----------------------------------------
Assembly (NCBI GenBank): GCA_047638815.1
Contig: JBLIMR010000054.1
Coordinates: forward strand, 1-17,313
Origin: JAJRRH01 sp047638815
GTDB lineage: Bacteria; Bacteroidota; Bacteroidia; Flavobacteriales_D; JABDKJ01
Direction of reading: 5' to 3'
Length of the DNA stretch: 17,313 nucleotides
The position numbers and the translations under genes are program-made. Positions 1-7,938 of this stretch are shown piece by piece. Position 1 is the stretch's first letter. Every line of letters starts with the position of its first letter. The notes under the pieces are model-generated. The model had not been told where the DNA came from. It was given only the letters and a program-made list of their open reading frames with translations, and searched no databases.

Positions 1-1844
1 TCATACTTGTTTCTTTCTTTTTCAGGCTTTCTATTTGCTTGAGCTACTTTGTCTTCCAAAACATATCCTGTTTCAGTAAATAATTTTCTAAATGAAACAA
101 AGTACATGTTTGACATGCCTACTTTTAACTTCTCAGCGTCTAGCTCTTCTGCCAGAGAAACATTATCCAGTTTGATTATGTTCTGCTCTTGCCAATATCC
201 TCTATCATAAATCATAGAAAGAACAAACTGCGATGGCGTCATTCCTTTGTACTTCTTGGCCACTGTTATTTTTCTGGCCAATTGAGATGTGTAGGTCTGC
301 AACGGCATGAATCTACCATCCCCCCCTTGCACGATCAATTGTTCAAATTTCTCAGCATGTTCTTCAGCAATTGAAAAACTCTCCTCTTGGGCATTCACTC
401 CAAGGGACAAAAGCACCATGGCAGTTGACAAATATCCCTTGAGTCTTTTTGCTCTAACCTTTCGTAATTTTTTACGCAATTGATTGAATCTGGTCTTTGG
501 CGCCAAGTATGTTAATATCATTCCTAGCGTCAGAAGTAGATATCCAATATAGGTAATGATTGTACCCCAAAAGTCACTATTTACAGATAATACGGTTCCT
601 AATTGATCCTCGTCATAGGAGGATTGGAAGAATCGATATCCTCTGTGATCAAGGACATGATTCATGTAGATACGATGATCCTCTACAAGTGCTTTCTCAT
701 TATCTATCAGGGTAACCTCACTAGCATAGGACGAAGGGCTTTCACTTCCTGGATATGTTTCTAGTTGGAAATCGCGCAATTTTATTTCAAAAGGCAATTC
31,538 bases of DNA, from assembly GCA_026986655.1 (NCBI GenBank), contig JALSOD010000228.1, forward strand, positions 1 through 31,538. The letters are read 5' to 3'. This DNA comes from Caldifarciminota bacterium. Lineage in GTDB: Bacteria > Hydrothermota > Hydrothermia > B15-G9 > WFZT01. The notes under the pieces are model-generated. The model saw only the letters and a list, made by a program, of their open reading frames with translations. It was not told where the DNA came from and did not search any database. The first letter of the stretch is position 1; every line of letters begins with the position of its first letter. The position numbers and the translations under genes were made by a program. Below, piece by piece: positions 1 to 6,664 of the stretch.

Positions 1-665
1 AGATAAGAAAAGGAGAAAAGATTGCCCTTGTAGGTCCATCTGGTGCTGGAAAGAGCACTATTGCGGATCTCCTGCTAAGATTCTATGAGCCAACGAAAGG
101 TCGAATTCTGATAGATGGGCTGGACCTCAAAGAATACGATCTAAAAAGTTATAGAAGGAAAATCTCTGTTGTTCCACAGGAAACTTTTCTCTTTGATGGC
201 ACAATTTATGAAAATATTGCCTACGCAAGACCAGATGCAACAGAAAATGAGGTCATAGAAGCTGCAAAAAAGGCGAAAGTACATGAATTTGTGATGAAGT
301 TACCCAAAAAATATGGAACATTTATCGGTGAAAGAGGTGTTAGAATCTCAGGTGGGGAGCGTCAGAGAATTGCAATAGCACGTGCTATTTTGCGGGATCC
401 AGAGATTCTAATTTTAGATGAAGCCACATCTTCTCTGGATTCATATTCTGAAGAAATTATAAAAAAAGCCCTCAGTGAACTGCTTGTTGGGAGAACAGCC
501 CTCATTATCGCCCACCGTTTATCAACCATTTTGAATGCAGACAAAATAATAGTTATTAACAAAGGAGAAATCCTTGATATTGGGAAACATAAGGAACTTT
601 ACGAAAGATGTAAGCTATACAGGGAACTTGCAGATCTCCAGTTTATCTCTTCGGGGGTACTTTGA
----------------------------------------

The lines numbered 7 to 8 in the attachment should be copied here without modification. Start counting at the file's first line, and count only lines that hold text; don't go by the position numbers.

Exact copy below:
Length of the DNA stretch: 17,313 nucleotides
The position numbers and the translations under genes are program-made. Positions 1-7,938 of this stretch are shown piece by piece. Position 1 is the stretch's first letter. Every line of letters starts with the position of its first letter. The notes under the pieces are model-generated. The model had not been told where the DNA came from. It was given only the letters and a program-made list of their open reading frames with translations, and searched no databases.